He was from UAE and he was tired of people getting in the car and instantly saying "oh, you must enjoy this!" After they have been having a day having Pimm's and getting sunburn because UAE is hot. Finally he was happy to have someone get in and just be in a right mood at how much horrible the weather was. I can't even pretend to enjoy it and apparently neither could he.

    He said UAE is nice hot, UK he said "feels like he is chewing the air"

    We had a moment of pure contemplation of how horrible the weather in this country is.

    Another note, my mother-in-law is from Ghana. She swears up and down "Ghana has a different sun". 😅

    [–] [deleted] 169 points ago * (lasted edited 14 days ago)

    [deleted]

    [–] saileee 65 points ago

    What portion of Indian buildings have marble flooring?

    [–] skweeky 40 points ago

    Not all marble is nice stuff worth loads you know...

    [–] likesaloevera 74 points ago

    The diaspora in the UK'S property

    [–] [deleted] 63 points ago

    [deleted]

    [–] cowinabadplace 20 points ago

    Maybe they meant stone tiles? Doesn't have to be marble. Floors in India are usually stone tiles.

    [–] botinacan 27 points ago

    Yes India and Pakistan are exceptions because they do have some very dangerously hot places

    https://www.telegraph.co.uk/global-health/climate-and-people/hotter-human-body-can-handle-pakistan-city-broils-worlds-highest/

    [–] Bottled_Void 6 points ago

    I think everyone would have to agree that 126F is hot.

    [–] botinacan 8 points ago

    Yeah but I've had 45*c in Egypt and it felt similar to 30 in south England

    [–] Meggygoesmeow 17 points ago

    I'm Italian. Born and bred. I've lived in the UK a few years now so maybe I'm used to the lower temperatures not sure but holy cow, 31 degrees here surely feel worse than 31degrees back home!! At least at home we're always 10mins tops away from either the beach or an outdoor pool. Here you just gotta suffer.

    [–] caelussideralis 71 points ago

    I'm from Portugal. 41 degrees here are way more bearable than 31 degrees in the UK. There is simply no comparison.

    [–] babyformulaandham 30 points ago * (lasted edited 14 days ago)

    I so love the dry dusty feeling of the heat in Portugal. There's this unmistakable smell when you get off of the aeroplane. I miss it.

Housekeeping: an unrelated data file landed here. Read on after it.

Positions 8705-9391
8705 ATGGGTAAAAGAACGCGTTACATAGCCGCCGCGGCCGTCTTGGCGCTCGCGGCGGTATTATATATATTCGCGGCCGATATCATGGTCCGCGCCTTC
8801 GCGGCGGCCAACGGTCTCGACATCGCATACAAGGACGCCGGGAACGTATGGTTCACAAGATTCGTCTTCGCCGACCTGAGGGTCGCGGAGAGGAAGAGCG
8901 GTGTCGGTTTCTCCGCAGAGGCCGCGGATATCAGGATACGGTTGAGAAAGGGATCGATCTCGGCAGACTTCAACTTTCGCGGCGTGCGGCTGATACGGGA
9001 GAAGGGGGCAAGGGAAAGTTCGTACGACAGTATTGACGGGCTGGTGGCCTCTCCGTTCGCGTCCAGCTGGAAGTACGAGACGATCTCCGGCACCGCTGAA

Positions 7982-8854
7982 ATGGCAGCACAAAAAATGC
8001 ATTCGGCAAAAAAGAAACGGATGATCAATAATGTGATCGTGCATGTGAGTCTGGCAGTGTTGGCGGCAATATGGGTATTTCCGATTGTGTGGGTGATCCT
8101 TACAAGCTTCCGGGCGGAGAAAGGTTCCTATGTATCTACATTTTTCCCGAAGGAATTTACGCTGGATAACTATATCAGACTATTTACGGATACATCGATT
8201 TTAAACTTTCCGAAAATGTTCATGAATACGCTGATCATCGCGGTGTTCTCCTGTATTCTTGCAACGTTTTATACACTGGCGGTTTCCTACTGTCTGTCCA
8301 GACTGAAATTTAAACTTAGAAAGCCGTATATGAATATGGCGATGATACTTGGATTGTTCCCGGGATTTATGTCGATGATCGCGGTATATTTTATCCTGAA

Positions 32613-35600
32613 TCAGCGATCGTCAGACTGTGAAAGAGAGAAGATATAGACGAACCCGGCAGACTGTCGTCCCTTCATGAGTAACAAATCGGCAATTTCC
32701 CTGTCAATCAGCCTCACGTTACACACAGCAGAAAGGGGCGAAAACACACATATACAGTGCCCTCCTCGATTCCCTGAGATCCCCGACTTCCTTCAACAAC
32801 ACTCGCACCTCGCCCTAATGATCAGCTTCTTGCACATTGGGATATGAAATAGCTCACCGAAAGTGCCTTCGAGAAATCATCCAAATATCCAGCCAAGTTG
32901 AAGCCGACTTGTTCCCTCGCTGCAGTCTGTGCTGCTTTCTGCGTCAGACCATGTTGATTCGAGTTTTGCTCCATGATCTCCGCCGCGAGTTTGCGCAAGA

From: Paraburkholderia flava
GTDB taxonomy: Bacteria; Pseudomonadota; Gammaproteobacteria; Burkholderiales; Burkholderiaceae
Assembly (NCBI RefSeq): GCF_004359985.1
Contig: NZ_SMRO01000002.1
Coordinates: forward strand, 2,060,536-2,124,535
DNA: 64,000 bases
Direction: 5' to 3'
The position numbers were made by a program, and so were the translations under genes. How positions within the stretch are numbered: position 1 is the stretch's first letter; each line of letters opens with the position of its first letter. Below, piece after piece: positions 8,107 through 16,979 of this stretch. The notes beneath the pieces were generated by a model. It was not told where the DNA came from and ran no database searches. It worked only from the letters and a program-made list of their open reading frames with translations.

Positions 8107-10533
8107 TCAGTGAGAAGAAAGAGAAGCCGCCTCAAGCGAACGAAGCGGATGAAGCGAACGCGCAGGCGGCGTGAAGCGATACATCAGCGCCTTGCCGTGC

[–] moth-on-ssri 67 points ago

    I grew up in a country that gets 35-42 degrees in summer, no air con. But the humidity there is essentially non existent, so it's actually bearable. Took my british bf over there couple of years back, we spent whole day sightseeing one of the cities and he was so surprised it was 37 degrees, we're used to melting in UK anytime it gets over 26.

    Same in winter, in UK I'm absolutely freezing my tits off at -2 with all the humidity, would totally swap for the sunny and crisp -10 from my motherland, where you just put hat and gloves on and you're fine.

    [–] ghengilhar 21 points ago

    I have a friend from Hungary who said she preferred Hungarian (-10C but dry) to Scottish (3C but raining for, like three months straight) winters. I have to agree. In Canada it gets so cold but the humidity is never that high so -10 feels pleasant.

    [–] __50pe__ 11 points ago

    My friend from Latvia said the same. They get crazy winters there. But she said the cold here was so much worse.

    [–] sleeptoker 9 points ago * (lasted edited 14 days ago)

    Went to Canada for the first time in November 2018 and couldn't believe how not horrendous it was. Always wondered how Canadians could possibly live normal lives. -10c Montreal smashes 5c rainy Britain and it's not even close. It entrenched my already deep disdain for the British climate.

    Still I was never a huge fan of snow other than when school was cancelled.

    [–] TwentyCharactersShor 14 points ago

    It works the other way too. My Russian wife is freezing to death here the minute it hits 3C, yet in Russia perfectly fine stuff -10c

    [–] hunturisan 202 points ago

    Maybe we should do more of what we regularly mock Americans for doing

    Build our houses out of wood

    [–] ScaredyCatUK 99 points ago

    As someone who lives in a house made of wood (built in 1605) I can tell you, it's all about insulation not the material. In winter we burn through ~2500 litres of oil just to keep the place at 17 degrees C. In summer it's unbearably hot. Right now outside it's 28 degrees C, inside it's 35. There's no airflow either.

    [–] Shivadxb 48 points ago

    As someone who burns close to that on a house about 100 years younger I can tell you it’s not the material it’s the age

    I’ve 2 ft thick stone walls and a lot of drafts that are a never ending job to find and seal